In 1962 Larch appeared in How The West Was Won. It was not a very big role, but take a look at the cast list and you'll see how easy it was to get lost in that film. The next year Larch plays Gen. George S. Patton in Miracle of the White Stallions (1963), a Disney film about horses and Nazis. (And one I would like to see.)

Five years of television work go by before his next film, The Wrecking Crew (1968) starring Dean Martin, Elke Sommer and Sharon Tate. And then he is in The Great Bank Robbery (1969) with Zero Mostel.

In 1971 Larch is in Play Misty for Me and Dirty Harry thanks to his good friend Clint Eastwood. It's nice to have friends. John plays a sergeant in Misty and the police chief in Harry.

Now let's take a quick look at his television career. Right out of the box Larch has multiple appearances in "Waterfront," "Space Patrol," "Dragnet," and "You Are There," all in the early 1950's. In the latter half of that decade you will see John in "The Walter Winchell File," "The Restless Gun" and "Walt Disney's Wonderful World of Color."

I noticed that Larch had single entries in many television series'. Could it have been that he was so well type cast that he would have been recognized if he appeared more than once or twice? He did manage multiple appearances on "Have Gun, Will Travel," "Zane Grey Theater" and "Gunsmoke."

In 1961 Larch is in one of the most memorable offerings on "Twilight Zone." He plays the father of Billy Mumy's (b. 1954) sadistic child character in a story called "It's a Good Life," trying to appease his son and retain his own sanity. He also appeared two more times in T. Z.

Here is a short list of other great series' Larch has appeared in:

  • Route 66
  • Wagon Train
  • Untouchables
  • Rawhide
  • Ben Casey
  • Naked City
  • Arrest and Trial (He appeared in all but one episode as a regular.)
  • The Fugitive
  • The Virginian

And into the 1970s in:

  • The FBI
  • Mission Impossible
  • Cannon
  • Medical Center
  • Ironside

If that list doesn't jog your memory, you aren't watching enough classic television! Without a doubt, you have seen John Larch, and more than once. He was one memorable Bit Actor.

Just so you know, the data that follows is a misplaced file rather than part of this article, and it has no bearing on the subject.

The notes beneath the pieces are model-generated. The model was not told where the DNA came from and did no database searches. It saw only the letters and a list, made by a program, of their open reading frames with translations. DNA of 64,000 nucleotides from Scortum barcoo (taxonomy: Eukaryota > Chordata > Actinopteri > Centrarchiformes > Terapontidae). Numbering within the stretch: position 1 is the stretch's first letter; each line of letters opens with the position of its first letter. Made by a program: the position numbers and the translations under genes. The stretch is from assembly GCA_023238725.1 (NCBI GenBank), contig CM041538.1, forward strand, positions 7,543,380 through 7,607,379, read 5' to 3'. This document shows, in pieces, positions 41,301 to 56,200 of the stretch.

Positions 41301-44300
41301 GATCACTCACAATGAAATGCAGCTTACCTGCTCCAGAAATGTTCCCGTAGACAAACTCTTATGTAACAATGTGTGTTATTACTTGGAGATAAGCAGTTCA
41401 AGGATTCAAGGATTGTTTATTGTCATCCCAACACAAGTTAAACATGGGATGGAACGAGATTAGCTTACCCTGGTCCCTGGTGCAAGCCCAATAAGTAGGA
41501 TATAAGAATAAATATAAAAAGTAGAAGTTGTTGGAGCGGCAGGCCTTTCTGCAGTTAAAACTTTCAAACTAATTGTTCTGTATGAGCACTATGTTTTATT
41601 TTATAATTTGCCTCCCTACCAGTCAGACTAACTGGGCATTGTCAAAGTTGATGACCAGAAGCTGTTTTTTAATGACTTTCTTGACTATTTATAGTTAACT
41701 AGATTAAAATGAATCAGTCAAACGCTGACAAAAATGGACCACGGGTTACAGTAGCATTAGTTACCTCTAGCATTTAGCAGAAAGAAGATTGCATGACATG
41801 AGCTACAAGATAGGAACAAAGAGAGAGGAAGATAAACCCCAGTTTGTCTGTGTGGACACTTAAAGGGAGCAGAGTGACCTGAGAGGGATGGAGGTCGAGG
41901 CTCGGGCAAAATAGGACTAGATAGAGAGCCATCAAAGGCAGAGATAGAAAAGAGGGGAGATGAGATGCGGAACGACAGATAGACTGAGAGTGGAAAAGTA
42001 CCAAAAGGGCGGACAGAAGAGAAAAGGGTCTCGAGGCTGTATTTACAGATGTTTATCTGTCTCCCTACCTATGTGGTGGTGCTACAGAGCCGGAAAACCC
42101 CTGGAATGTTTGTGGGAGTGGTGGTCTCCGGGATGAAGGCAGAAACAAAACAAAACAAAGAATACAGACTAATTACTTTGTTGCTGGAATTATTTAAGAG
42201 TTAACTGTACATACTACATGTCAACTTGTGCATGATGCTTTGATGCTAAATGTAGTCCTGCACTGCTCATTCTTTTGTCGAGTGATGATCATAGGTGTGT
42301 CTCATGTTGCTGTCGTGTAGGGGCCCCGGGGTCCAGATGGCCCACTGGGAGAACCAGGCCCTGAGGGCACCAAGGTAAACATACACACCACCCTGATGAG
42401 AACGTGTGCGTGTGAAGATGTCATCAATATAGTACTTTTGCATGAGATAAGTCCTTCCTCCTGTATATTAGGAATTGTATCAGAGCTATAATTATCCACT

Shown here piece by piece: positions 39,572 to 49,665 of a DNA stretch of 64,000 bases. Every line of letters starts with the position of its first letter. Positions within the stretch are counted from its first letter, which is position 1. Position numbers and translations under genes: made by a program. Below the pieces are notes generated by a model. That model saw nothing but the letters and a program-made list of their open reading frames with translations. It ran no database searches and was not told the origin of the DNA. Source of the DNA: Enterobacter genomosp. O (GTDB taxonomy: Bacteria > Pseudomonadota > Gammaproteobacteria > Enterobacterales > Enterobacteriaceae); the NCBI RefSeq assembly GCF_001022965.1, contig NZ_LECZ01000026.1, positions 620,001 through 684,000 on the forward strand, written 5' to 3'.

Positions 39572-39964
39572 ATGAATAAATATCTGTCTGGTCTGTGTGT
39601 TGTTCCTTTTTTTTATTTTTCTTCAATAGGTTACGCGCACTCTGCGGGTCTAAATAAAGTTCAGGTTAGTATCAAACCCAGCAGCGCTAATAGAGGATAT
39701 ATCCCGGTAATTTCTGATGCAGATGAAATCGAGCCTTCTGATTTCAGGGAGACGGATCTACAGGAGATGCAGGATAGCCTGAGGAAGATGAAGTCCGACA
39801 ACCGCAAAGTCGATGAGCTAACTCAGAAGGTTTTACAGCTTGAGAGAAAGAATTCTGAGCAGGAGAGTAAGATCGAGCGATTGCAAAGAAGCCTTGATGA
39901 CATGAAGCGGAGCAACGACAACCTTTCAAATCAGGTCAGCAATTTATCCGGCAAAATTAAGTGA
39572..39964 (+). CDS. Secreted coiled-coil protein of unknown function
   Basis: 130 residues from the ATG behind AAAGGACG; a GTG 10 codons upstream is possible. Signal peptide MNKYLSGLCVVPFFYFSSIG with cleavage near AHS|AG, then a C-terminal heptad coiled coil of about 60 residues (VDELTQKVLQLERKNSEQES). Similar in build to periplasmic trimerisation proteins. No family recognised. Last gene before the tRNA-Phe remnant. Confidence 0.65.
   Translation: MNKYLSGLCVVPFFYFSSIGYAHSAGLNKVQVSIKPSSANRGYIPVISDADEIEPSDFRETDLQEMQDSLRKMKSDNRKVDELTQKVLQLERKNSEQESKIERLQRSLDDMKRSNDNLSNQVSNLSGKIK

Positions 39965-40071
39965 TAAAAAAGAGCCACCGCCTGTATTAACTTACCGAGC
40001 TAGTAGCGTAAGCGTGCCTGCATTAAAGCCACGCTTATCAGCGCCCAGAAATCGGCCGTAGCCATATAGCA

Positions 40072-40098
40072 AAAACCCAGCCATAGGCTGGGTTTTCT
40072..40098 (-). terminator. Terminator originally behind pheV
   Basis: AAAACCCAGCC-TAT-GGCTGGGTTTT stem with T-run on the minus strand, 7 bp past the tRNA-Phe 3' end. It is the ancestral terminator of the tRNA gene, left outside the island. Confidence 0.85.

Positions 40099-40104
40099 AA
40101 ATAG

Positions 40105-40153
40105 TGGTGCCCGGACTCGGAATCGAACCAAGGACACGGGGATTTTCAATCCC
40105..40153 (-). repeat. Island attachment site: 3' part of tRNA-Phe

He continued to work all through the 1980s, in "Hawaii Five-O," "Lou Grant," "Vega$," and he had major roles in "Dynasty" and "Dallas" before retiring. As promised, here are two pics:

Now do you remember him?

Wednesday, February 26, 2014

Dickens and Fenster

Somewhere, back in the dark corners of my mind, I remember watching the 1962 television series "I'm Dickens, He's Fenster" starring John Astin (b. 1930) and Marty Ingels (b. 1936). There are no details in my memory, though. So let's look at the stars of the show.

John Astin is no Bit Actor. Best known as Gomez Addams in "The Addams Family" (a show I do remember well), he has 149 titles on IMDb and countless episodes on the various television series' he worked on. They list 64 episodes of "The Addams Family" alone.

Astin's first film was an independent called The Pusher (1960), starring Robert Lansing (1928 - 1994). The next year he has a small, uncredited part in West Side Story and he gets some notice. He appears in many TV shows in the 1960s, and finally land "I'm Dickens, He's Fenster" in 1962. Astin played Harry Dickens (the married one). For a short run series, they attracted some real talent. Frank De Vol (1911 - 1999) the famous composer and conductor played Mr. Bannister, the boss. You can also find Sally Kellerman, Ellen Burstyn, Harvey Korman, Lee Meriwether, Peter Lupus, and Jim Nabors in various episodes.

"The Addams Family" ran from 1964 to 1966, and after that, John Astin was instantly recognized on large and small screens everywhere. As a teenager I would watch TAF with my best friend every week. We always had a bag of M&Ms and a bottle of coke. Astin was now famous, so let's move on.

Marty Ingels played Arch Fenster (a ladies man with a little black book), and he has about half the listings of Astin on IMDb. I would put Ingels squarely in the middle of Bit Actordom. Famous enough to not be considered an extra, but not really a big star like his wife, Shirley Jones (b. 1934).

Ingels started off in 1958 on "The Phil Silvers Show." Television was his calling, but he was in a number of movies. Early on, he appeared a few times on Jackie Cooper's "Hennesey" and played Rob Petrie's Army buddy on "The Dick Van Dyke Show" before Dickens and Fenster.

Ingels managed to appear once on "The Addams Family" near the end of its run. Later in that decade he was a regular on "The Phyllis Diller Show." His movies in this time were not great, but not terrible either. Look for him in Wild and Wonderful (1964) with Tony Curtis, The Busy Body (1967) with Sid Caesar, A Guide for the Married Man (1967) with Walter Matthau, and If It's Tuesday, This Must be Belgium (1969) with Suzanne Pleshette.

The 1970s were not as kind to Marty, until he married Jones. His movies for that decade include How to Seduce a Woman (1974) starring Angus Duncan (1936 - 2007) and Linda Lovelace for President (1975). No more need be said about those films. At least he had television.

After his marriage, he worked more as an agent than an actor. But he was also in great demand for his voice-over work for cartoons and advertisements. He keeps his hand in as an actor in the occasional Shirley Jones film, and as a guest on TV. His last appearance was on "New Girl" just last year, and he is working on movies for 2015 release.

John Astin was married to Patty Duke, and Marty Ingels to Shirley Jones. And both had successful careers, and can still be seen working. Not bad!